When I worked in construction as a Heavy Duty Mechanic, we used these same type of chocks for our work trucks. Everything from 1/2 ton to 2-ton mechanic trucks even our project managers working ANYWHERE on the job had to use these for safety regulations on the job site or at the office. Whenever they were parked, we would get docked points for being unsafe if we forgot or didn’t put chocks like these down each time the trucks were parked. Even if it was just for a few seconds! Sometimes, if we were consecutive in safety rules, we would get paid cash or safety awards or both! So I thought with all the undercarriage work I’ve been doing like brakes, CV-axels, tire rotations, flat tires, or even just inspections; you could always use a block of wood or something while there’s a jack under the car or a wheel is off and you’re under it even if your not under the vehicle. SAFETY FIRST!
So I remembered my construction days and made my own wheel chocks like the same ones we had out there! And they won’t be so easy to lose like just pieces of wood, hopefully? Now, let me tell you how I made them AND show you, these pictures.
First I pick a piece of old wood I had on my patio that was perfect for this project, size-wise. They measured about 2 1/2 inches by 1 1/2 inches. I cut them to be about 12 inches in length. Just enough to cover the width of the big tires of my ’66 Chevy C-10 truck, with a little extra length for any other future vehicles I’ll be working on that may also have wider or bigger circulator tires. I also have space for my rope. Now, I get to drill my boards for the rope to tie 2 of these together, to make them each a pair. I’m making two pairs of chocks. You never know, I may need more than one someday. Now, I have the perfect old rope for this. This rope has been hanging around with me for lots of misc. crap through the years. This rope is kind of hashed from age, but perfect for this job.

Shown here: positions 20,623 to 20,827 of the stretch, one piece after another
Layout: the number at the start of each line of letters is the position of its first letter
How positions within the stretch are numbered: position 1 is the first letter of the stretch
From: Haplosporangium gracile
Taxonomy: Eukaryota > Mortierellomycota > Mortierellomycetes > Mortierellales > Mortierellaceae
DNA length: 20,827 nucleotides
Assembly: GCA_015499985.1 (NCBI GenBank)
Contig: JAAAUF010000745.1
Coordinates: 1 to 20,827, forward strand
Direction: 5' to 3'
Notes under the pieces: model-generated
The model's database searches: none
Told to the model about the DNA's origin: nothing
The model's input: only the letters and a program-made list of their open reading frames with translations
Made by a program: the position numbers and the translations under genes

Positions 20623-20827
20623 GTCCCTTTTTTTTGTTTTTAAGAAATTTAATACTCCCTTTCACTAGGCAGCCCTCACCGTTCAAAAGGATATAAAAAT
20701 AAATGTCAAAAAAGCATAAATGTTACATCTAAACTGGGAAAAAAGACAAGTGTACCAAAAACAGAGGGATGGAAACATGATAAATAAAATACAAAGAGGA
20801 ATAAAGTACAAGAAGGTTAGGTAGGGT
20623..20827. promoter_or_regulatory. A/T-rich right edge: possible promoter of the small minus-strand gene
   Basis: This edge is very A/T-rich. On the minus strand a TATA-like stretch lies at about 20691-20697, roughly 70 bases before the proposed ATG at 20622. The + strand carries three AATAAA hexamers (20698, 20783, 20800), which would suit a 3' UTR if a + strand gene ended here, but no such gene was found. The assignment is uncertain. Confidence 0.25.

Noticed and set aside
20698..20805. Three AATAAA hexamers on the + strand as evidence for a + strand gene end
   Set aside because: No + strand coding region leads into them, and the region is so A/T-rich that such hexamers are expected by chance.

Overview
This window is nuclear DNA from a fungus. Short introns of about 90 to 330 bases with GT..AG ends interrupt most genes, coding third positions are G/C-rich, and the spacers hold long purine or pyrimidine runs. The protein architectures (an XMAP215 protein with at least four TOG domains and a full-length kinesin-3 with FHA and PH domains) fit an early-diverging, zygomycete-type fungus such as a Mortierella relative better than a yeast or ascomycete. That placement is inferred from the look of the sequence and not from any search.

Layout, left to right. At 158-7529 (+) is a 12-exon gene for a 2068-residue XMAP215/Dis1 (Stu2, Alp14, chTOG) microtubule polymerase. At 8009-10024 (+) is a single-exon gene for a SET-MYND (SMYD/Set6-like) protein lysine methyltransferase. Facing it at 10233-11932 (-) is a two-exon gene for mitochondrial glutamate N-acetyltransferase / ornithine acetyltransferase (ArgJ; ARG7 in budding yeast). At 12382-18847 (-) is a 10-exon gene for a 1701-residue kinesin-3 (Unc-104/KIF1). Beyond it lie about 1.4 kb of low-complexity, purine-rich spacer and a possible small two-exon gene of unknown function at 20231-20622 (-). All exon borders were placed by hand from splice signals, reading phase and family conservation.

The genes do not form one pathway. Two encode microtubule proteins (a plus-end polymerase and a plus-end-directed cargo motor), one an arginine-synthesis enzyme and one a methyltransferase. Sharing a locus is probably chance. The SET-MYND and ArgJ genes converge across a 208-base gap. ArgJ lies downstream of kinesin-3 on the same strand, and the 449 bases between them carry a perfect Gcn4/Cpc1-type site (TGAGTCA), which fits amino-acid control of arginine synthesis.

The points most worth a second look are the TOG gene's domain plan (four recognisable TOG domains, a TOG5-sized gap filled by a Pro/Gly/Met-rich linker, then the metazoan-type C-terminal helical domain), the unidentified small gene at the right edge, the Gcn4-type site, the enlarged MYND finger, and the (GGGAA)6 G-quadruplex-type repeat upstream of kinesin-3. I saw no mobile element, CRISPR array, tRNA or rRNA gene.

So I cut one rope to the length of 2 1/2 ft. and the other I cut 3ft and 8inches. Then I drilled the holes in my boards with a size 3/16th drill bit in a 1/2 inch drive Black & Decker hammer drill. Now I pay close attention to how and where I was going to drill the holes in these boards since I had such a big drill! I wanted to do it down low so I did it on the concrete with the boards in a cross pattern. So my bit wouldn’t hit the ground and get damaged. And also, I would have to hold my foot on them to prevent them from spinning while drilling the holes. The first two were finished. Flipped them for the two bottom ones. Then you can run the boards together to get rid of any splinters that may be there from drilling the boards. I should do it this way than to get the splinters off later. Then I grab my ropes, tape off the frayed ends and feed them into the boards and tie a nice knot in it, right at the end of the rope. Once in my boards, I pull them hard to be sure they would stay tight. (Sometimes my knots don’t stay tied) VOILA!!!!